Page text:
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FILM ARTICLE

10 Must-See Fan-Made Films Based on Video Games

The gap between the film and gaming worlds gets narrower by the day. Unfortunately, Hollywood doesn't have the best reputation when it comes to turning games into movies. These homemade films, however, prove that all it takes is a real passion for the material.

If moviegoers who prefer talky dramas over comic-book-based action spectacles think they’re being slighted, imagine being a cinema-loving video game fanatic. They’ve been mistreated more by Hollywood producers than actresses not named Meryl Streep who’ve celebrated birthdays past the age of 40.

To the dismay of millions of gamers around the world, Hollywood has consistently taken popular video games and adapted them into terrible films, failing to capture the game’s soul and unique style. For some examples, see past misfires like Prince of Persia: The Sands of Time, Resident Evil and Silent Hill. (Or, you know, don’t see them.) Gamers will argue that to truly grasp a video game’s essence and turn it into a successful film, the filmmakers must be gamers themselves, or at least have a legitimate respect for gaming culture. The problem is, from the looks of it, few Hollywood producers have ever actually played, let alone finished any of the games they’ve adapted.

To remedy this, gamers and fans alike have decided to take matters into their own hands. Backed by an advanced set of filmmaking skills and an endless knowledge and love for video games, fan-made films have healed the gamers’ Hollywood-issued wounds. Here are 10 fan-made films that showcase how video games can successfully be adapted into smart, innovative and thrilling films that stay true to their source material.

Portal: No Escape

Here’s a short that’s as ingenious as it is compelling. Widely seen as the most well-known and celebrated fan-made Portal film, Portal: No Escape is significant for its professional level of production, narrative heft and ingenious camera work. It’s the rare gem that succeeds both viscerally and intellectually, showcasing the skills of director Dan Trachtenberg.


Croft

Before Katniss Everdeen in The Hunger Games, there was Lara Croft in Tomb Raider. This independently produced short throws you head-first into a hostage situation, where Lara Croft will risk everything to save a young girl who’s being held captive in the mountains by a group of mercenaries. A sleek upgrade from the two mega-budgeted movies starring Angelina Jolie (Lara Croft: Tomb Raider, 2001; Lara Croft Tomb Raider: Cradle of Life, 2003), Croft is a gripping, action-filled short that keeps you on the edge of your seat for all 20 minutes.


Red Dead Redemption: Seth’s Gold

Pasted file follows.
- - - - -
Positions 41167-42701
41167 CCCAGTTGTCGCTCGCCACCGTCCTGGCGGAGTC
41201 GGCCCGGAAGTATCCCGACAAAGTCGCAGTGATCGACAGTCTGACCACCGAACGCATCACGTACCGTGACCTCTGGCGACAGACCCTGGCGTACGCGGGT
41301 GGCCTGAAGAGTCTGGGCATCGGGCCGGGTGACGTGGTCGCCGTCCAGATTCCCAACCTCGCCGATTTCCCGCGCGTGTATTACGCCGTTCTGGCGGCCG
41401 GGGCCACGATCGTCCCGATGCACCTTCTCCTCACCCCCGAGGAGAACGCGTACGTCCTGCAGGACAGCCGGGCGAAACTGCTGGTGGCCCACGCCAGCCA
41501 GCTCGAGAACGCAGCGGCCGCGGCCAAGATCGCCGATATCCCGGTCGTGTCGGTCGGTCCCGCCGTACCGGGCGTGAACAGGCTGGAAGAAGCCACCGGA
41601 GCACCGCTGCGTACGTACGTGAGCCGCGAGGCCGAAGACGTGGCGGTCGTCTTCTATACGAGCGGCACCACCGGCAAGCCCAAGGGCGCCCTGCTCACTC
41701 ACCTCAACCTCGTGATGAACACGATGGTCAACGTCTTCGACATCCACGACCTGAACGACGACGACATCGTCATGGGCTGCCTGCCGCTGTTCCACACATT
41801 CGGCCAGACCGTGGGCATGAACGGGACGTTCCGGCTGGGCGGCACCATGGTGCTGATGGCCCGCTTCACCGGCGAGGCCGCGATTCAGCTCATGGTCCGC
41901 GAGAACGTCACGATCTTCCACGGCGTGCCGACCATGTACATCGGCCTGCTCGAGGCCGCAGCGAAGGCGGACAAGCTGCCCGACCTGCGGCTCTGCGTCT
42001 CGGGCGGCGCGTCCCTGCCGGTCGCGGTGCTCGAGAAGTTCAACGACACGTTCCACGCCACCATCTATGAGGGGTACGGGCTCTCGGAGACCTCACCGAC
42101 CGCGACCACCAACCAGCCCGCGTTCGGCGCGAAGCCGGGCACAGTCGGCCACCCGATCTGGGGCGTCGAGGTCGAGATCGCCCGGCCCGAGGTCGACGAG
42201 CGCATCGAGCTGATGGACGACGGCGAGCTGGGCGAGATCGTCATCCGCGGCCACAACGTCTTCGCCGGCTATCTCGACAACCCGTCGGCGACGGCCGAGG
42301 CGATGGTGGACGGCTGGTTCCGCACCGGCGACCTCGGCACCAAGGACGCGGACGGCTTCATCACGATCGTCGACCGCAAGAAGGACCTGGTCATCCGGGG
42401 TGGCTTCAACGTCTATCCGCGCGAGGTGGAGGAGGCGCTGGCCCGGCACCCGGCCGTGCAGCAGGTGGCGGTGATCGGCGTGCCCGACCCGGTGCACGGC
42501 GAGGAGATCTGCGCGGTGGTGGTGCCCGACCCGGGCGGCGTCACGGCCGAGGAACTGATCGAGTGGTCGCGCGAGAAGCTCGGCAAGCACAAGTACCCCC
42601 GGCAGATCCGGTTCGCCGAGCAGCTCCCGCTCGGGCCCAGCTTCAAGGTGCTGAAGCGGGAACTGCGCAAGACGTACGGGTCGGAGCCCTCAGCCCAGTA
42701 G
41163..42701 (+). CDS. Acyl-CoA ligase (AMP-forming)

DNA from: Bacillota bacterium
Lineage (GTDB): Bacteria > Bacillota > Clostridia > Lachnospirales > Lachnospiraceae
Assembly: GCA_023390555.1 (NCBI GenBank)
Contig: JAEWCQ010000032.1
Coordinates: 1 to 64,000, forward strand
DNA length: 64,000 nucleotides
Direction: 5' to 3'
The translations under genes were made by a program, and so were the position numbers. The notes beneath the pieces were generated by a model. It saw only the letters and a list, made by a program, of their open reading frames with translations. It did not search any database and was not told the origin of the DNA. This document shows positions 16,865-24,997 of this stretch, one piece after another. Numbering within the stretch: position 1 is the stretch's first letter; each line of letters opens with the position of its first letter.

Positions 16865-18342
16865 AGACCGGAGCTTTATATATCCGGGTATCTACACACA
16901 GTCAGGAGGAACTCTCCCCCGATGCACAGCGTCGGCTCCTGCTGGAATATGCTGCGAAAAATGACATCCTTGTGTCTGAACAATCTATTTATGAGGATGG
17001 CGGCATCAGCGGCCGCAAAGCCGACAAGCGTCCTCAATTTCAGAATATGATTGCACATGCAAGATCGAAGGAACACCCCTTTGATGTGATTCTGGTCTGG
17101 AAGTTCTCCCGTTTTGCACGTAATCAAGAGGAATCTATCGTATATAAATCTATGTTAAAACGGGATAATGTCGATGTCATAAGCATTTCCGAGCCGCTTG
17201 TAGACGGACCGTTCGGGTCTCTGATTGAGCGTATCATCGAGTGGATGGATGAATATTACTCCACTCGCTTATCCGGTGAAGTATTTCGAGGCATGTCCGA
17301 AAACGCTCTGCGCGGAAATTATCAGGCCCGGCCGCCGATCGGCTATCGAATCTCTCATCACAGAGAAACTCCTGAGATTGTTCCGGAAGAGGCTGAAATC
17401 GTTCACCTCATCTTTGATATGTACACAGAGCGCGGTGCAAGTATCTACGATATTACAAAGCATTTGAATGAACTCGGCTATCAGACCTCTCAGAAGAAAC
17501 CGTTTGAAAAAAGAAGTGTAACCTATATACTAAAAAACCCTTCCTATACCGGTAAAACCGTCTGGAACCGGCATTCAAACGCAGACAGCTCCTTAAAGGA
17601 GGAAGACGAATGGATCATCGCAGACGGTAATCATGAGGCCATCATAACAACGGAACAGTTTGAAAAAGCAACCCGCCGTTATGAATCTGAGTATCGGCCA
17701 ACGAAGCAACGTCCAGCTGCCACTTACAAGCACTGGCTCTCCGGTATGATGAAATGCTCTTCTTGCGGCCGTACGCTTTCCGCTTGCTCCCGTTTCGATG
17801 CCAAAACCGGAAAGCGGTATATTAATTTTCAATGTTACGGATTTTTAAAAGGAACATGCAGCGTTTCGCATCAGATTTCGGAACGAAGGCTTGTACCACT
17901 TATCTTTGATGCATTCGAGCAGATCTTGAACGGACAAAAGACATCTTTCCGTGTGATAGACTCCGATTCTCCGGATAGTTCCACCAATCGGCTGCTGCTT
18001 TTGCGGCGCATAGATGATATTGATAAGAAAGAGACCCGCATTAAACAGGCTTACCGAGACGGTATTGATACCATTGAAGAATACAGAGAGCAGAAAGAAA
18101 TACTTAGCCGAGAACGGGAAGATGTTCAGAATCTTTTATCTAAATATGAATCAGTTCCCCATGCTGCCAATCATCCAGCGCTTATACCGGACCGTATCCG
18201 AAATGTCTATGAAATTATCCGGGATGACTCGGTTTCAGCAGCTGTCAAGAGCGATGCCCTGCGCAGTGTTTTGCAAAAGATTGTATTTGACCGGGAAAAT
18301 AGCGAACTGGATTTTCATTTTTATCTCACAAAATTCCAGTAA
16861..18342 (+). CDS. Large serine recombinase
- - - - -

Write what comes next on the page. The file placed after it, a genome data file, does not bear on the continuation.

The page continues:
A great homage to classic western films, Red Dead Redemption: Seth’s Gold incorporate various aspects of the successful game by reenacting a memorable scene from its rich storyline. Paired with excellent costume designs and superb special effects, Seth’s Gold is a perfect glimpse into the critically acclaimed game’s chaotic world.


Uncharted: Ambush

After dedicating three months to preproduction and four days for shooting, director Martin Sofiedal was able to concoct this brilliant short that scored him a job offer from Naughty Dogs, the developers of the game on which the film is based. If Naughty Dogs adored the film that much, then it’s surely a worth a watch.


Dead Island: No Retreat

Here’s a gripping and emotional film, with zombies thrown in—and, no, it’s nothing like The Walking Dead. Dead Island: No Retreat is, however, just as riveting. Directed and written by YouTube sensation Clinton Jones, this fan film is everything one can hope for from a zombie-packed nightmare.


The Splinter Cell

At first glance, this seems like an actual product of Hollywood, due to the crisp production and stunt coordination. Even more impressively, it stays true to the widely acclaimed game Splinter Cell, by delving into the background of the main protagonist (Sam Fisher), showing us how he has developed into the powerhouse special forces operative that fans of the franchise have come to love. This is a superb example of what a future Splinter Cell film should strive to look like.


Watch Dogs

Based on the award-winning, open world video game of the same name, Watch Dogs gives an exciting take on what a film adaptation would and most likely should look like. The film explores many of the game's thought-provoking elements such as the character's hacking ability, making for an authentic experience.


Dead Space

Set in outer space, Dead Space is a meticulously crafted short that takes an exhaustive look at the survival horror game of the same name. Not for the faint of heart, the film contains no dialogue, choosing rather to rely on the delicately constructed sound design and impressive production. All of which leads to a nail-biting climax that leaves you sweaty and short of breath.


The Last of Us

This film takes a game that’s already so flawlessly designed and written, enough so that it can be considered as a fully realized film in itself, and attempts to adapt it into a 13-minute short. On paper, that seems nothing short of impossible. This version of The Last of Us comes the closest to successfully portraying the lives of its protagonists, Joel and Ellie, than any other fan-made film to date.


BioShock

Anchored by the game’s provocative and morality-based source material, the Brothers Rapture produced a beautiful yet brutal story within the world of BioShock. The film intelligently creates an inescapable atmosphere with the help of impressive special effects accompanied by a creative storyline.

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